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One of my friends argues that princessship is the only word which has 3 identical letter together ("s") ,but I think there is no word such as princessship. Can anyone tell me whether this is a real word, and if there are any English words which have 3 letters that are the same consecutively?

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@waiwai933 Thanks for editing –  diEcho Mar 10 '11 at 7:43
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Just FYI, in German there are actually quite a few of words with three consecutive identical letters. Not loads, but enough. –  Konrad Rudolph Mar 10 '11 at 17:08
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@KonradRudolph: In Russian, there are two words which have three consecutive letters e (all pronounced [ye]) –  Armen Ծիրունյան Mar 14 '12 at 22:57
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5 Answers 5

up vote 25 down vote accepted

There is no word with three consecutive letters under the most narrow definition of "real word", but there are several words of the following types:

  1. There are many acronyms/initialisms that contain triple letters, like AAA, AIEEE, KKK, WWW, or Roman numerals like xviii.

  2. There are place names, like

    • Kaaawa, a place in Hawaii.
    • Llanfairpwllgwyngyllgogerychwyrndrobwllllantysiliogogogoch, a place in Wales.
  3. There are names of people with all sorts of unconventional spellings, like Minnnie, Annnora, or Diannne.

  4. There are interjections like mmm, hmmm, zzz, etc.

  5. There are archaic/poetic words with elided letters, like whenceeer (really, whencee'er from whenceever), wheree'er, etc.

  6. Finally, there are words which would probably be written with a hyphen whenever used, like frillless (mentioned by Dusty) which is really frill-less, similarly bulllike, gulllike, wallless, many words ending in -ss-ship like your princessship, bossship, goddessship, headmistressship, patronessship.

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I'm not a native speaker, but I'm under the impression that words with the same letter repeated three times are either elided so that they contain two, or are spelled with a hyphen.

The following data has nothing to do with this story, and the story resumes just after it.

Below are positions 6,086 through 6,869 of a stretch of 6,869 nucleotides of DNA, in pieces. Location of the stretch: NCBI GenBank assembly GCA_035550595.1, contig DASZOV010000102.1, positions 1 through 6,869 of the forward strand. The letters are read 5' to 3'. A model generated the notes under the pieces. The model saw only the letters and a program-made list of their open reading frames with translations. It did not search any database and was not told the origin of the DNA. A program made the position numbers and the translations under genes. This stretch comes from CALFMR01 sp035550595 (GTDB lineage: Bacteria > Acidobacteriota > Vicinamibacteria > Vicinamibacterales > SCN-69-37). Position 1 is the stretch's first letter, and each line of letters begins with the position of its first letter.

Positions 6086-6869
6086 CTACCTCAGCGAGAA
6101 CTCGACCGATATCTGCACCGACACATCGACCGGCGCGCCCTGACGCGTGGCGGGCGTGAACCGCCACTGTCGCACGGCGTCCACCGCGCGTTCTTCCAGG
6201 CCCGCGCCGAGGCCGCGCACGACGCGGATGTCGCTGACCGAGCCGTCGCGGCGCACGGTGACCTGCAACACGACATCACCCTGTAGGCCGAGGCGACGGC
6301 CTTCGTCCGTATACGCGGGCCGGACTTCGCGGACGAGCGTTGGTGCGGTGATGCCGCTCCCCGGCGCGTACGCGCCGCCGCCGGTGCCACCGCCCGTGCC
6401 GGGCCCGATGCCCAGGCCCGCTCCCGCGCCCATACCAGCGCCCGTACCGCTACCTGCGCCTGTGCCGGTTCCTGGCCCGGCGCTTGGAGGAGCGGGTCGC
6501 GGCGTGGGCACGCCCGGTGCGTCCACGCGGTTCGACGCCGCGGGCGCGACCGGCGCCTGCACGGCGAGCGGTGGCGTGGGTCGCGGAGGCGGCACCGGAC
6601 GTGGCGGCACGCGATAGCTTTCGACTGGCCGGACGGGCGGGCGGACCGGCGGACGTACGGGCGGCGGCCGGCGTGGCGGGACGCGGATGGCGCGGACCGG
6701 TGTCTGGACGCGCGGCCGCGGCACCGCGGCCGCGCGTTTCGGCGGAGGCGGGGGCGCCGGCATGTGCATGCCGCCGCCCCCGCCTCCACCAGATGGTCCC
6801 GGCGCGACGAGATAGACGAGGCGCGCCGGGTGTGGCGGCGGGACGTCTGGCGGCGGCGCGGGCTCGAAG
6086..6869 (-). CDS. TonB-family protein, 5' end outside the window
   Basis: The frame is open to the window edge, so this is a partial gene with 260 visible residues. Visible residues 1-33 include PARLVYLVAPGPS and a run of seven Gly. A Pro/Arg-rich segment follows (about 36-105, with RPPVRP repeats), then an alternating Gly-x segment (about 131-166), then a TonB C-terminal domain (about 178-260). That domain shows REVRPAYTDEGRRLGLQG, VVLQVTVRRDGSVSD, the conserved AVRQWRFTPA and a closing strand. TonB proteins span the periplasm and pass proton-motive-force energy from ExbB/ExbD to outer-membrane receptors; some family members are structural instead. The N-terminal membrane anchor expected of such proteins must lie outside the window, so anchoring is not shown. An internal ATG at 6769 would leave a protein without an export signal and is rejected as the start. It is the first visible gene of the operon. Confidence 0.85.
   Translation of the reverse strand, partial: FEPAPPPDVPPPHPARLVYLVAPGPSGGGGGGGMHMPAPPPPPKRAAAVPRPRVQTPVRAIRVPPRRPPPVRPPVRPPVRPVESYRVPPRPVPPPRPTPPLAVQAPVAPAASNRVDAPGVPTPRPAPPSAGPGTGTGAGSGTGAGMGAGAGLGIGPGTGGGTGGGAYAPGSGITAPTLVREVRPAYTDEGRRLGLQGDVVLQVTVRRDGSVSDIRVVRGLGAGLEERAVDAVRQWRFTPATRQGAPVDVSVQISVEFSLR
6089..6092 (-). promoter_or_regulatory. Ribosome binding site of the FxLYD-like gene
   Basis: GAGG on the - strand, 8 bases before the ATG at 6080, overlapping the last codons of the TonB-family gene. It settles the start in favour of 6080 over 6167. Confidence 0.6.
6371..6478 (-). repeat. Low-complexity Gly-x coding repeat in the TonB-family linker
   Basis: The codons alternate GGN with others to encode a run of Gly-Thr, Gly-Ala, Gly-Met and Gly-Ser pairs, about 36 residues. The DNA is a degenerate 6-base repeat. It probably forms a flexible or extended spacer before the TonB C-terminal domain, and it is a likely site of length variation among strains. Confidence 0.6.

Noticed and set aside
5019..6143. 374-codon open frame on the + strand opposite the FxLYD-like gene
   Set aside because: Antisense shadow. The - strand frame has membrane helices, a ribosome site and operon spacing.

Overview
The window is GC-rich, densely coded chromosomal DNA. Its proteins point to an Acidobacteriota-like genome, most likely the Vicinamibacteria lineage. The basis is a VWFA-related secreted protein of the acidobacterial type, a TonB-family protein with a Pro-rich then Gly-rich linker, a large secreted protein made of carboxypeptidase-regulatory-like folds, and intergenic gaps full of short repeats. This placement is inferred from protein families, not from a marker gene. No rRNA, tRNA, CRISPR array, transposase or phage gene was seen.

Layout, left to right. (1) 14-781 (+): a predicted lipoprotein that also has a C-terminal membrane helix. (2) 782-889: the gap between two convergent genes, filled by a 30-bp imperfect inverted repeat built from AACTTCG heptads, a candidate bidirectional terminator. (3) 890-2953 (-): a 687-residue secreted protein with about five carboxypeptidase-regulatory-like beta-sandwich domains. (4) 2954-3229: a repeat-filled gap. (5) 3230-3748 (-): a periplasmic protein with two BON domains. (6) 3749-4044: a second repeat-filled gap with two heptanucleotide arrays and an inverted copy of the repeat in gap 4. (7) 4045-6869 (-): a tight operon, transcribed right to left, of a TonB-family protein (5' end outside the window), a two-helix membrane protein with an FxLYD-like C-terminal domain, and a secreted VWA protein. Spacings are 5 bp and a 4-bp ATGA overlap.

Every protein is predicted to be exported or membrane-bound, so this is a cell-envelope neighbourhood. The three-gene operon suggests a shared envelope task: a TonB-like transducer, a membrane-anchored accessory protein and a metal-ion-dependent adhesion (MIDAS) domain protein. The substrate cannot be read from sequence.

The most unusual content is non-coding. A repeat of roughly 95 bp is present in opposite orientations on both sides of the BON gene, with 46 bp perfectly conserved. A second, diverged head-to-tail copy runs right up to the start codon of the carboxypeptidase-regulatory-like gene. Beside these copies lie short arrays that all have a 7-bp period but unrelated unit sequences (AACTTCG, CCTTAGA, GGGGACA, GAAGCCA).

For instance cross-section (hyphenated) or chaffinch (where the 3rd 'f' is omitted)

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+1 for thinking of chaffinch. No-one else has mentioned ellipses like this. –  Nathan MacInnes Mar 10 '11 at 10:48
    
+1 I typically see such words drop a letter (as crossection, although that word I've never seen conjoined, only as two words) –  CodexArcanum Mar 10 '11 at 21:02
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Along the same lines, free + -estfreest. –  Jason Orendorff Apr 12 '11 at 14:49
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See + -er = seer –  Daniel Mar 14 '12 at 22:22
    
As ShreevatsaR mentions, you get cases where a word ending with a double letter has a suffix beginning with the same terminating letter. They're often spelled with a hyphen (or just avoided). But not absolutely always. So e.g. some people would write "gillless", even though "gill-less" arguably looks clearer. The thing is that these are really corner cases. –  Neil Coffey Sep 4 '12 at 2:43
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I believe princessship is typically spelled with a hyphen princess-ship, although I do remember references to it without. However, if your friend is willing to allow princessship as a word, certainly words like dutchessship, governessship, countessship, etc. would also qualify.

So one way or another, you can prove your friend wrong =D

Edit: A quick search also brings up frillless which has an entry in OED

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Thanks. is there any valid english word which have 3 letters continously? –  diEcho Mar 10 '11 at 7:03
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Discounting acronyms, for words without hyphens that have three consecutive letters, the OED lists these:

brrr, countessship, duchessship, frillless, governessship, grrr, grrrl, hostessship, postmistressship

For words that have a letter, a hyphen, then that same letter twice repeated, it lists these:

eve-eel, paste-eel, salpingo-oöphorectomy, salpingo-oöphoritis, slime-eel, snipe-eel, spine-eel

For words where you have the same letter twice, then the hyphen, then that same letter again, it has all these: